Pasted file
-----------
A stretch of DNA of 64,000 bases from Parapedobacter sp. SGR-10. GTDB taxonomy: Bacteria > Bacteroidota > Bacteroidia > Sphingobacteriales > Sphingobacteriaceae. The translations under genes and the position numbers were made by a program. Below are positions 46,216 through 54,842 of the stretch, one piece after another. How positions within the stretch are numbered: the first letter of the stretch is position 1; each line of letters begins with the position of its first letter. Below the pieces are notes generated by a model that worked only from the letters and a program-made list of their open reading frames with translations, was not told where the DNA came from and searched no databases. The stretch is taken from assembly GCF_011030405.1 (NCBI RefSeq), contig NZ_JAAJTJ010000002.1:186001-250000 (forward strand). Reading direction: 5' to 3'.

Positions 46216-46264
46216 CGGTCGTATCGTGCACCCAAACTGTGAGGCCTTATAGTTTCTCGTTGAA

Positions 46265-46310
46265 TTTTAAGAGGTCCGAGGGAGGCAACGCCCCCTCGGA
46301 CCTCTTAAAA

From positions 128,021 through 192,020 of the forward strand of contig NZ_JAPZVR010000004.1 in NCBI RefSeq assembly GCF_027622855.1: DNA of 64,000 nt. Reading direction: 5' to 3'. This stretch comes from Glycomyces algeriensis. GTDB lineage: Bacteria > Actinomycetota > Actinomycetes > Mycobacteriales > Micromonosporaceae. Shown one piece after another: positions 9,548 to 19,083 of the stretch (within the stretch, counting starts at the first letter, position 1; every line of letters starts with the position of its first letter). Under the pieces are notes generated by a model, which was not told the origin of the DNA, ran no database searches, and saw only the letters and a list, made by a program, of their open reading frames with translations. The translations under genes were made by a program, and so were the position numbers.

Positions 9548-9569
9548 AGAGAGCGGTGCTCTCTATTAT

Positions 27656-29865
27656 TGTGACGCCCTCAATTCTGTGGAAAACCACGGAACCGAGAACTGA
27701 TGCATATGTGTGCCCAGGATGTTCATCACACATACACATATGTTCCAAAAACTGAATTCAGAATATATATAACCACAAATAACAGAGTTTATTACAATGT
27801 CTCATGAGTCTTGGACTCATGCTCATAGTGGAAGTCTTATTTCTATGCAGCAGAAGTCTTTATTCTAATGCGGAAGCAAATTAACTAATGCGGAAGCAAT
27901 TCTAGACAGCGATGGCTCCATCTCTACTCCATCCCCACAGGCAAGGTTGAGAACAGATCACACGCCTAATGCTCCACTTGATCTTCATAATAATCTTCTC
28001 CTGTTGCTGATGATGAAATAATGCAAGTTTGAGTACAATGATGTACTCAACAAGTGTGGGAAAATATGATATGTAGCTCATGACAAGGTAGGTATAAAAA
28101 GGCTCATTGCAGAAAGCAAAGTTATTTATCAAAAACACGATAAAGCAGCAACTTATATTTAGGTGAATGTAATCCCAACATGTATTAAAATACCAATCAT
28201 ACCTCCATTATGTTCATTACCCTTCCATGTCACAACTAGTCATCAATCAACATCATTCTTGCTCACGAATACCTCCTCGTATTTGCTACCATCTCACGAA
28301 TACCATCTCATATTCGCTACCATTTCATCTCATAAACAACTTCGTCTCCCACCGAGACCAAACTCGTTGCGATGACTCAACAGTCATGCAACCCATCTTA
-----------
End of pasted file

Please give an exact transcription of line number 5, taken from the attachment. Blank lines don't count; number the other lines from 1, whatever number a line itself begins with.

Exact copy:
46265 TTTTAAGAGGTCCGAGGGAGGCAACGCCCCCTCGGA